Psychologically, this is pretty jarring. So often [reporters] show up, and the yellow tape is up, and it's after the fact. To be there and watch it was very tough."
However, once they found the door and got out into the hallway, they encountered more problems. Not only did the exits appear blocked with debris, the two women Wills was helping were overcome with smoke, as one reporter writes:
[The] officer started choking. The sprinklers had cut on, and Wills's sweater was as waterlogged as a sponge. "Put the sweater over your mouth and suck the water out!" Wills ordered. The civilian on the back of the chain called out that she couldn't make it. Wills shoved the sweater into her face, too. When Wills turned around, the woman in front was gone. Crawling again, she saw a pin of light down the corridor—a window. A soldier was breaking it with a fax machine. Reaching him, Wills found the strength to stand, and helped lower her civilian companion and another woman two stories to rescuers below. Wills said she was going back for the officer from her human chain. A colonel, pushed back by the billowing smoke looked at her. "No," he said.30
Those who were able to evacuate the building milled around outside, where military helicopters circled the surrounding area, looking for another air assault. Many raced to the Pentagon's day care facility to make sure their children were safe. The children had been evacuated to a grassy area nearby and were unaware of what was happening around them.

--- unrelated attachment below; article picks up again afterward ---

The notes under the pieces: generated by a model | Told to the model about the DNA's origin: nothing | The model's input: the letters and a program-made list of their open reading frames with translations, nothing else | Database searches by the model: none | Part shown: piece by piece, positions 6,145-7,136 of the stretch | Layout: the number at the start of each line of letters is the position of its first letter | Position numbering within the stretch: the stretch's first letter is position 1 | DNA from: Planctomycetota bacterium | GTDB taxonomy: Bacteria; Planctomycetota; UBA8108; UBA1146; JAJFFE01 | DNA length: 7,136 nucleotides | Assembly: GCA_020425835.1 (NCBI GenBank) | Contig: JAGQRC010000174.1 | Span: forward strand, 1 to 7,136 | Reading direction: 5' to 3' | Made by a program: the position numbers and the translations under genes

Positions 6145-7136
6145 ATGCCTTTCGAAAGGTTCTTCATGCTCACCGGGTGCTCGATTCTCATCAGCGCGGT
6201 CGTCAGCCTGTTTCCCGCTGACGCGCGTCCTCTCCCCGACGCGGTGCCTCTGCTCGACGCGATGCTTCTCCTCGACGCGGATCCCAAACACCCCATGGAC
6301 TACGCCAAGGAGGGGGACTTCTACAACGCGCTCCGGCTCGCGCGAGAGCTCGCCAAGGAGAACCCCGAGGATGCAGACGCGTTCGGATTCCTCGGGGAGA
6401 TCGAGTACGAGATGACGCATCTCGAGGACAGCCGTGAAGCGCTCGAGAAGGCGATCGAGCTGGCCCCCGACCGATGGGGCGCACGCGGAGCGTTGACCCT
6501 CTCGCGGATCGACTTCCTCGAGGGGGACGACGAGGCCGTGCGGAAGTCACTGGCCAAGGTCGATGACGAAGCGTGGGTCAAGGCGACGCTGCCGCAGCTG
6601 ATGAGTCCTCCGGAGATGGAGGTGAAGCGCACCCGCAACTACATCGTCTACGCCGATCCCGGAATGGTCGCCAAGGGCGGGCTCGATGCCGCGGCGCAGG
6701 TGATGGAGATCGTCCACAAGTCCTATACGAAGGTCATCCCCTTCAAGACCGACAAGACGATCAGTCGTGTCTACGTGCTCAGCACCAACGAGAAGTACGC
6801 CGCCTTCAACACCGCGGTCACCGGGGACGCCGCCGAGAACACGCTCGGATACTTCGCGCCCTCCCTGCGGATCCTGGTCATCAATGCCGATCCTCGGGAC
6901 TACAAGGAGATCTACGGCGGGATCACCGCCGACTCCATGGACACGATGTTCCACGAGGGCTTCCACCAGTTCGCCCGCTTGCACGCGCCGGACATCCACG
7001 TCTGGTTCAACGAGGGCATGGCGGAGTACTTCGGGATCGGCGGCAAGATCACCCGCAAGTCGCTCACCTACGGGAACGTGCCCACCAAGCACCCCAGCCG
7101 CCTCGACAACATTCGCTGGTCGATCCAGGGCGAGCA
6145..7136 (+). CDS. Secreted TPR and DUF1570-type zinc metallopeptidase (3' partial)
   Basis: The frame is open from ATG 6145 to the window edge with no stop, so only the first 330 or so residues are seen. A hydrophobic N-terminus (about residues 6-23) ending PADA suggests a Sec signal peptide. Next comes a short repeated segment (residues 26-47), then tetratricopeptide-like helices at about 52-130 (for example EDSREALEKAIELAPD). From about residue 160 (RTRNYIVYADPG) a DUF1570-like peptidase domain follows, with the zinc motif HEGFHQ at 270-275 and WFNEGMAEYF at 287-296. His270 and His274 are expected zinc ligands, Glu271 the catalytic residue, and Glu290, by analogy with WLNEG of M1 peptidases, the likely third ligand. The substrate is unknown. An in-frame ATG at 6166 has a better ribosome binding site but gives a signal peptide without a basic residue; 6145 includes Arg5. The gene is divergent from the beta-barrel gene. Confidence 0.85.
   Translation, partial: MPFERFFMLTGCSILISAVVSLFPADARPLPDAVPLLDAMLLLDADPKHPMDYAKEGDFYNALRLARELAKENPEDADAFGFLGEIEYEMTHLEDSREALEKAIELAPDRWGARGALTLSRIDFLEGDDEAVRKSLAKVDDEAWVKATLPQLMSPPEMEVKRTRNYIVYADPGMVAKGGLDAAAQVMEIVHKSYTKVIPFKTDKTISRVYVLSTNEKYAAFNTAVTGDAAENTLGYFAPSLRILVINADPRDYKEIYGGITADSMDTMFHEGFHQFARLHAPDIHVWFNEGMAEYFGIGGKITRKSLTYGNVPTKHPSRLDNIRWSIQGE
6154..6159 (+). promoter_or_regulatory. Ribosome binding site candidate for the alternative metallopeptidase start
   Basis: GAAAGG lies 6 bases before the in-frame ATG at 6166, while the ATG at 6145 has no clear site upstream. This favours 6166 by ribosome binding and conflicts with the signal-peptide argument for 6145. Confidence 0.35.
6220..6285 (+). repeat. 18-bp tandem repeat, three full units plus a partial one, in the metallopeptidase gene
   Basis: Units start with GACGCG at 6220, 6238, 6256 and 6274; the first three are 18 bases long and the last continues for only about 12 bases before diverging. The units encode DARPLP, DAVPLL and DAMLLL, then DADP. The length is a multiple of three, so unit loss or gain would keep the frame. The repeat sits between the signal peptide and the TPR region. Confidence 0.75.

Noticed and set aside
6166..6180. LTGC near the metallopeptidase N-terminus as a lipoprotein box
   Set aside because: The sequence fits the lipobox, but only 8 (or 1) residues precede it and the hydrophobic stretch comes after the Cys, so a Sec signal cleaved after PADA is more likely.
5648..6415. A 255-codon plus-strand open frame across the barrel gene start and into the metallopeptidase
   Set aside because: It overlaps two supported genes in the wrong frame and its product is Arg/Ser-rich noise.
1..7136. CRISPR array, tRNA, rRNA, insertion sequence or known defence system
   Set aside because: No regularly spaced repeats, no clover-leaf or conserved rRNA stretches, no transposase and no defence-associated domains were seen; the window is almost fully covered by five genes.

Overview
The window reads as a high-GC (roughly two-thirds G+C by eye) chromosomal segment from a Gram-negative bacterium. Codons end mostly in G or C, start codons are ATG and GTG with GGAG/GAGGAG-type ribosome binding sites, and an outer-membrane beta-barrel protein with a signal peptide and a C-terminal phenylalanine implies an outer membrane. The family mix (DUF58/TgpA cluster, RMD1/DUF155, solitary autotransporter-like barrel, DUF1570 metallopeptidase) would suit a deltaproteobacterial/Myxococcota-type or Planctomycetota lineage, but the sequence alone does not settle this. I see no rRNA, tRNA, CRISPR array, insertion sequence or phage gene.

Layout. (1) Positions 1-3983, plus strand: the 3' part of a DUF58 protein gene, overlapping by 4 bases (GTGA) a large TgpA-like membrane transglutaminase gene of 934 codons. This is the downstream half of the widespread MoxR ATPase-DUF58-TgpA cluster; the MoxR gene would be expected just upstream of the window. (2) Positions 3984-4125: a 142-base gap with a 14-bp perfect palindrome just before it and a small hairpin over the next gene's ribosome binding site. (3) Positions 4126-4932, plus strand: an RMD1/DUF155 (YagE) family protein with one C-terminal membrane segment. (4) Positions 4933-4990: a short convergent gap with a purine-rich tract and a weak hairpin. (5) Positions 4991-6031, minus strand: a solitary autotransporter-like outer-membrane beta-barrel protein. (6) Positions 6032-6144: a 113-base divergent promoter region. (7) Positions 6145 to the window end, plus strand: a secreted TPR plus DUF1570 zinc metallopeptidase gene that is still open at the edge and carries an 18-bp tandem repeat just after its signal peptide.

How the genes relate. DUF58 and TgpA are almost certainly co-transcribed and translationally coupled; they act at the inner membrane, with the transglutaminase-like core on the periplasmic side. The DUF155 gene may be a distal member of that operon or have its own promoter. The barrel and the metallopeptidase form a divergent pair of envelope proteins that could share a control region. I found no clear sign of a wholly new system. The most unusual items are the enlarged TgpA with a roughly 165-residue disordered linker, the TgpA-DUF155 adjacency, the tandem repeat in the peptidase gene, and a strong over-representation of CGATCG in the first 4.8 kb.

As hundreds of rescue vehicles raced to the Pentagon, the federal government closed its offices. More than 250,000 people left hurriedly, not knowing what to expect. Their hurried departure, in addition to the closing of downtown businesses, made traffic impossible. On the nearly empty streets around the Capitol, hundreds of National Guard members patroled in humvees.
Just as the World Trade Center was a symbol of American business and financial affairs, the Pentagon was an obvious symbol, too. Never before had it been attacked, and to many Americans, seeing its one side crumbled and burning seemed almost impossible to believe. One man, whose office was destroyed, sadly recalled that just the day before, he had looked out his window to see President Bush taking off from the helipad, now in ruins.
"You couldn't feel that there was any safer place in the world," he said. "After my home, I viewed my office as the most secure place I could be."31